Writer’s Block vs Imposor’s Syndrome

Imposter’s Syndrome:

Impostor syndrome (also known as impostor phenomenon, impostorism, fraud syndrome or the impostor experience) is a psychological pattern in which one doubts one’s accomplishments and has a persistent internalized fear of being exposed as a “fraud”. Wikipedia

Writer’s Block:

Writer’s block is a condition, primarily associated with writing, in which an author loses the ability to produce new work or experiences a creative slowdown.” Wikipedia

There is a difference between Impostor’s Syndrome and Writer’s Block. Impostor’s Syndrome is real and Writer’s Block is as fake as the Earth is flat. The reason for this, is primarily that I suffer from Impostor’s Syndrome and I don’t for Writer’s Block.

With Writer’s Block, I don’t see it as real. The basis of it is that there is this mystical muse that allows a person to be creative. If you don’t nurture your muse, then you will not be able to gt anything done.

For me, the Muse is my personal servant. (I would use harsher terms, but not on this platform.) Writing prolifically is a learned skill. It is something a creative can train themselves to do. It is discipline that propels me forward every day. I have talked about this before and won’t go into a lot of detail here.

Writer’s Block is where your subconscious has a problem with what has been written. Either something in the plot was incorrect or the character doing something wrong. Long story short, in the process of writing, something went sideways and must be corrected. Writer’s Block is not seeing the error. To correct it — go back and delete the words.

Impostor’s Syndrome is that innate fear of being a failure and having people recognizing that fact. This is something I fear. It is something I have to fight with every day. Though some people also claim this isn’t real, it feels realer as there is no concrete solution for me. No way for me to convince myself otherwise.

Correcting Impostor’s Syndrome is hard as it involves rewriting reactions and mental state. I hear it is possible to do, but it is hard. I don’t have a path to walk.

Have you ever dealt with Impostor’s Syndrome?

This journey is not something I can do alone. It takes support from many people for it to become a reality. The easiest way is to visit my Amazon Author Page and purchase one of my books. They are available in all countries and for free in Kindle Unlimited. I do have a tip jar set up at Ko-Fe, where you can buy me a coffee. Or you can also visit me on Facebook. Your help and support are much appreciated.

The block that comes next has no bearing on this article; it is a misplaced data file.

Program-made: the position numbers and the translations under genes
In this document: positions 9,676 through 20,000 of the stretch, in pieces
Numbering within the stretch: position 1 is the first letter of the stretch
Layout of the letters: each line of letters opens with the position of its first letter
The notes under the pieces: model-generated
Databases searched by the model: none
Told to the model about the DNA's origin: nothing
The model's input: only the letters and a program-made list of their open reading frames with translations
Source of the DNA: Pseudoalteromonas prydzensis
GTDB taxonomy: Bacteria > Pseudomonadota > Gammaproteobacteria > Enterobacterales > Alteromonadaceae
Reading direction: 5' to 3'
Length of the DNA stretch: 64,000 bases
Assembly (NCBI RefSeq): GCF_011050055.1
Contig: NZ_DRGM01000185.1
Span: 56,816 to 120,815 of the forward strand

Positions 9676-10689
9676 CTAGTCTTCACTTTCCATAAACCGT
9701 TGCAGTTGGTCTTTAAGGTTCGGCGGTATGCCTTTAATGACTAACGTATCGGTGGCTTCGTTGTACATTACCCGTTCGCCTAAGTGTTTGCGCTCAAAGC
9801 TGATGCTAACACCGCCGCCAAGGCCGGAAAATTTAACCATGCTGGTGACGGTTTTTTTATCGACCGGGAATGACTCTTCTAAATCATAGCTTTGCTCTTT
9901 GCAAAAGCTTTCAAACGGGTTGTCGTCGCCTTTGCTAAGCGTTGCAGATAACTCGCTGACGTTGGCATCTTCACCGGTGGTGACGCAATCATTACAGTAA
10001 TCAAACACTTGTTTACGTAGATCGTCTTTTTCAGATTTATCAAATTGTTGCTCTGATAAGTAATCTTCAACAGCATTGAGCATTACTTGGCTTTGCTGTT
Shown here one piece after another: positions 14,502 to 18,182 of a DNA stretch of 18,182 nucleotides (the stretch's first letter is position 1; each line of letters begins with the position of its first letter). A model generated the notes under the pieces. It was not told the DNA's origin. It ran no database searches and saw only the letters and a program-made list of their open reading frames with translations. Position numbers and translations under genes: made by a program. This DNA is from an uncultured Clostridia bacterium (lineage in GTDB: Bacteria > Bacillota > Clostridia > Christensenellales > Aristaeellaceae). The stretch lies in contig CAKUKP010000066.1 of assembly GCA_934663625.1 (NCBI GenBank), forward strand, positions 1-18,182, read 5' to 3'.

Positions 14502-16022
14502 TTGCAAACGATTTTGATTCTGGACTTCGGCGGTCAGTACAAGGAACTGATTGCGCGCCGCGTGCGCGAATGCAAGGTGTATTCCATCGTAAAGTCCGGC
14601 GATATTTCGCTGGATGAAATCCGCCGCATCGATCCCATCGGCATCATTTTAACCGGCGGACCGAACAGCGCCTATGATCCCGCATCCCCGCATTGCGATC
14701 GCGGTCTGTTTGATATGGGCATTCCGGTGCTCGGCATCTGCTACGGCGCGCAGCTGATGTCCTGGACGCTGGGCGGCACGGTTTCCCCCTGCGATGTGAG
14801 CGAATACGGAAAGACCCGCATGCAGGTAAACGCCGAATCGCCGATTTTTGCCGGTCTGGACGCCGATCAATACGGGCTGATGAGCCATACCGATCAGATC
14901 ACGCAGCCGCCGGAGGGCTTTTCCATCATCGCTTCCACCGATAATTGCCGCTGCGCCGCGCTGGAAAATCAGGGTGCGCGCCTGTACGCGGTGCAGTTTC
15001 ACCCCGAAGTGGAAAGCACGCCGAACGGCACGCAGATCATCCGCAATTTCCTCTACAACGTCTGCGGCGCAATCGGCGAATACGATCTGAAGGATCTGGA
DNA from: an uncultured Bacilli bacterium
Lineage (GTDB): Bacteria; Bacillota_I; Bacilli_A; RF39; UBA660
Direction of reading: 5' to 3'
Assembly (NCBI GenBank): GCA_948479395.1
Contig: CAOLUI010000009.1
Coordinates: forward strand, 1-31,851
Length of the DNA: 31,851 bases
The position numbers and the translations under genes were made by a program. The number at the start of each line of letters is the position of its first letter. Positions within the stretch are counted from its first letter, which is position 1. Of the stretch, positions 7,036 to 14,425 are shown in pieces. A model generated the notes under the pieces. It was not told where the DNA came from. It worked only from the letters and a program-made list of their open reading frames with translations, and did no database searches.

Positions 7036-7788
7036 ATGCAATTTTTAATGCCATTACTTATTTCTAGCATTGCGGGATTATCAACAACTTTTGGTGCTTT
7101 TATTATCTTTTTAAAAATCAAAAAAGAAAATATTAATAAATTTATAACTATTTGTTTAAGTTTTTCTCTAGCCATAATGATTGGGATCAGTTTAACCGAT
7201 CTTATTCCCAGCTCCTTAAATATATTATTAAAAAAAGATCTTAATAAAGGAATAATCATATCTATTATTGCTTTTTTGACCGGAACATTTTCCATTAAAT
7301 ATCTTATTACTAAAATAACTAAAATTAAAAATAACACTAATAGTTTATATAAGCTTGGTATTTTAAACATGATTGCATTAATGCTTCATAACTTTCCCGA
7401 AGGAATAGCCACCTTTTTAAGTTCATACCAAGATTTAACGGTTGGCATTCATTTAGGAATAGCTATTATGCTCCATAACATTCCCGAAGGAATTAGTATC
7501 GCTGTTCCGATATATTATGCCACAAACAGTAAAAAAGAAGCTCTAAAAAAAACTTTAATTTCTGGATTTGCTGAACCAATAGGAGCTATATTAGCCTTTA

Imposter’s Syndrome

As you all may be aware, I’m not one to follow the standard logic behind Writer’s Block. The standard is that it is this immovable force that the Muse puts before you and forces you not to write. I believe that it is your subconscious standing in your way telling you there is something wrong with your story.

From the website: Psychology Today

The imposter syndrome is a psychological term referring to a pattern of behavior where people doubt their accomplishments and have a persistent, often internalized fear of being exposed as a fraud.

This is on the lines of what I believe that imposter’s syndrome is. Unlike Writer’s Block, there is no mistake on what it represents. There is no ‘hack’ in my mind to solving it like I do with “Writer’s Block.” Why? Cause I have it.

Every Sunday for the past six months, I have been publishing a blog post. And every Sunday, I see the same people reading what I say and liking it. It turns out that there are people out there from around the world who want to read what I have to say.

I honestly don’t know why. My mind says that I’m not special with nothing good to say, despite being able to post every week. It also tells me that I haven’t earned even the success that I have so far and that it was a fluke. The anxiety that I had to post this blog kept me from writing it for a month so far.

The Silent Killer of Creativity

The big issue with imposters syndrome for many people, myself included, is that it stops us from trying. It also prevents us from seeking help. There is a stigma to it, that perhaps those thoughts are correct and that if you come out and say it, people will judge you for it. 

It stopped me from writing or doing creative things. It has stopped me from drawing things, from trying new things and from putting my work out there.

The threat of being exposed as a fraud is a giant wall for many people. They end up drawing endless notebooks worth of material, and never post it anywhere. They write novels and novels of stories. However, they don’t put it out for publication. The threat of being a fraud, of opening your mouth and proving to the world the truth is too great for many people.

Even the best of us.

The Neil Armstrong and the Neil Gaiman Story. This is one of the stories which gives me hope. The astronaut felt like he was an imposter. He walked on the bloody moon, and he felt like he didn’t belong in a group of successful people.

Many of us have the same feelings. They are successful, they have made great strides in their field of work. Yet, no matter what they do, they still feel like an outsider, like a has-been, a fraud, a failure.

To Fight the Good Fight.

But how do I fight it? How do I keep going, despite at times feeling like I am the biggest fraud out there?

The answer is complicated. I have to convince myself that what I’m doing isn’t that important; that it is okay if no one reads it.

This mentality means that when people tell me they read my blog, it is incredible to me. Because why would anyone want to read it?

I also have my goals set up. They are a vital part of my strategy to beat imposters syndrome. The threat of not making my goals and failing this year is bigger than imposters syndrome. It forces me to write the words and do the things, even though deep down, I think that I’m a fraud.

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